The more tense things become and the quicker events unfold in Ukraine the harder I find to sort out what is the information that non-specialists need analyzed. This weekend saw me go from expecting a full-blown invasion after seemingly coordinated attacks on the regional government buildings in Kharkiv and Donetsk on Saturday following similar attacks in Crimea the day before, to breathing a sigh of relief that these events did not get the kind of support Putin may have expected. Sunday’s protests in Russia against intervention, and not just in Moscow and St. Petersburg, were also heartening, for though they were small and some were arrested, they were more in line with popular opinion than the pro-intervention counter-demonstrations. We know this because a poll released Monday indicated that 73% of Russians opposed intervention. Couple that with far less support for Russian protection coming from Ukrainians, and a more robust response from the rest of the world and Putin has been forced slow down and pretend that nothing bigger was in the works.
My first inclination was to frame this information in a treatment of Putin, but others have done that well, and one more column describing how Putin has boxed himself in will not make it even more true than it already is. Instead, I think praise is in order to the Ukrainian people, the Ukrainian military and the new Ukrainian military. Ukraine has no Gandhi or Martin Luther King, no prophet of civil disobedience and non-violence, and yet the strength of the Maidan was its peacefulness in the face of persistent provocation. Nonetheless, there was a recognition by people with limited training in such things that concerted non-violence had to be disciplined and was essential because resorting to violence would provide justification for a crackdown. Indeed, arguably the violence resistance that began on 19 January ultimately did provide justification for the crackdown that cost about 100 lives, although, I think it is clear that by 18 January Yanukovych would have used violence on regardless. Further, we should not that when some finally succumbed to the temptation of violence in January, it came at a time when Yanukovych had tacitly admitted his weakness by not carrying out an all out crackdown on the peaceful demonstration.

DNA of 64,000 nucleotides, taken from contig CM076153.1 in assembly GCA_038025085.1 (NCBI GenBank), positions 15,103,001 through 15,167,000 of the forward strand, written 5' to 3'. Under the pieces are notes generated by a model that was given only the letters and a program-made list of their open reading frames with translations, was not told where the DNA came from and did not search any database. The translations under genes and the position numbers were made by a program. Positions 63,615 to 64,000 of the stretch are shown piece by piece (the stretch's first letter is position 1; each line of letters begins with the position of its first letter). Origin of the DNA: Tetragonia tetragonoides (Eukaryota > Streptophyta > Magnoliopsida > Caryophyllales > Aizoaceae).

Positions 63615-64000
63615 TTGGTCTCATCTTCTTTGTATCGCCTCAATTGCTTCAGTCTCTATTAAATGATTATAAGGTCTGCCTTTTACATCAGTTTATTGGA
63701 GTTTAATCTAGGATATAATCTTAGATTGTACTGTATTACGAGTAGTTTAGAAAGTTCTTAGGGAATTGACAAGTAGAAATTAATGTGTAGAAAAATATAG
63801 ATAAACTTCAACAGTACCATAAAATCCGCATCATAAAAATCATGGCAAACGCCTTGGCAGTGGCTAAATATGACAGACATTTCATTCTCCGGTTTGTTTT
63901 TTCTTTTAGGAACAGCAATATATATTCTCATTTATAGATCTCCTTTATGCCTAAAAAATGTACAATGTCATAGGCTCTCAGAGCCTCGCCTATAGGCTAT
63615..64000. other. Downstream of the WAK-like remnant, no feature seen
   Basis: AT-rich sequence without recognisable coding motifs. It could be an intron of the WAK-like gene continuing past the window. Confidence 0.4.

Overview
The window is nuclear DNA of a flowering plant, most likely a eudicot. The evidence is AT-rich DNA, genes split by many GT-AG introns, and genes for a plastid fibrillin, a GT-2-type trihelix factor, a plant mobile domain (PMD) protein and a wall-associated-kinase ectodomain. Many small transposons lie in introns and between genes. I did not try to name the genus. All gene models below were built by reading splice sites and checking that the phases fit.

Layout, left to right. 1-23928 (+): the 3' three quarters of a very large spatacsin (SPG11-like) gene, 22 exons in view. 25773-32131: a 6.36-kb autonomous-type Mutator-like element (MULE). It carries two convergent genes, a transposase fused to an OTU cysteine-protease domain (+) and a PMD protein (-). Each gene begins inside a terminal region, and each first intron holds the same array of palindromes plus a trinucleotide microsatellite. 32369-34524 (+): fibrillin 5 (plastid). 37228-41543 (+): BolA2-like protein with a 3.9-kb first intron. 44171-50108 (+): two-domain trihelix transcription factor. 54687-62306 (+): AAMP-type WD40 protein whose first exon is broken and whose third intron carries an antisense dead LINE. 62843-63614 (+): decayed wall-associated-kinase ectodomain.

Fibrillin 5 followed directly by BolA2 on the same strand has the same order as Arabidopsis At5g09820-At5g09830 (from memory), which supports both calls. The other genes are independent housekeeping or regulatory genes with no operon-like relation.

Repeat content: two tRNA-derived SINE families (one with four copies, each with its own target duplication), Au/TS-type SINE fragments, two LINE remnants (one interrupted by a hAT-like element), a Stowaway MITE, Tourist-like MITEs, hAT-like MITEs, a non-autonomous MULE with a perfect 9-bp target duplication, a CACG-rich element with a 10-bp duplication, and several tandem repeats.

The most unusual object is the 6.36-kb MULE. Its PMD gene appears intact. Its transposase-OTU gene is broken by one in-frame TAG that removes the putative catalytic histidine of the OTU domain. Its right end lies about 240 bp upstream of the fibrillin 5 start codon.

Throughout that struggle Ukrainian protestors had a largely unseen ally in the Ukrainian army, which consistently refused to side with Yanukovych and go against their own people. Perhaps that reflects training Ukrainian officers have received via the NATO sponsored Partners for Peace program, or perhaps it simply reflected the awareness that the army itself was a fragile institution, and the realization that even attempting to carry out Yanukovych’s orders would not just break the army, but insure a civil war as brigades split up under the strain of being asked to follow commands that not all were prepared to obey. In time, we may get more insight about what motivated the Ukrainian military command to act as they did, but in the meantime, they and their soldiers have garnered further reason for praise by remaining largely loyal to Ukraine. This cannot be easy. They know if fighting breaks out they will lose, and they are not well paid, indeed the one major defector, the newly appointed commander of the Ukrainian Black Sea fleet, allegedly appealed to his underlings to follow him on the basis that they would be paid better. Yet, they have chosen to stand firm prepared to die, and defend themselves and their country if Russia opens fire. At the same time, their awareness of the dangers of escalating events by firing the first shot is clear, and their discipline is to be lauded, as should the new Ukrainian government’s commitment to that strategy, and this is understood by the Ukrainian people as a whole. Strikingly, the Right Sektor military group who were at the forefront of violent resistance to the Yanukovych regime have declared that they will not go to Crimea, a sign that they fully recognize the danger their presence so near Russian troops might pose to their country.
At this point I think it is clear only Putin and his allies in the Kremlin really wants war. The question is whether he can create a reason to justify it. So far thanks to Ukrainian resolve, that has not yet happened, and woe to him if he manages to manufacture his justification. Still for now though we are on pins and needles, but for Ukrainians and the world Ukraine is definitely not dead yet. Mr. Putin you have been warned.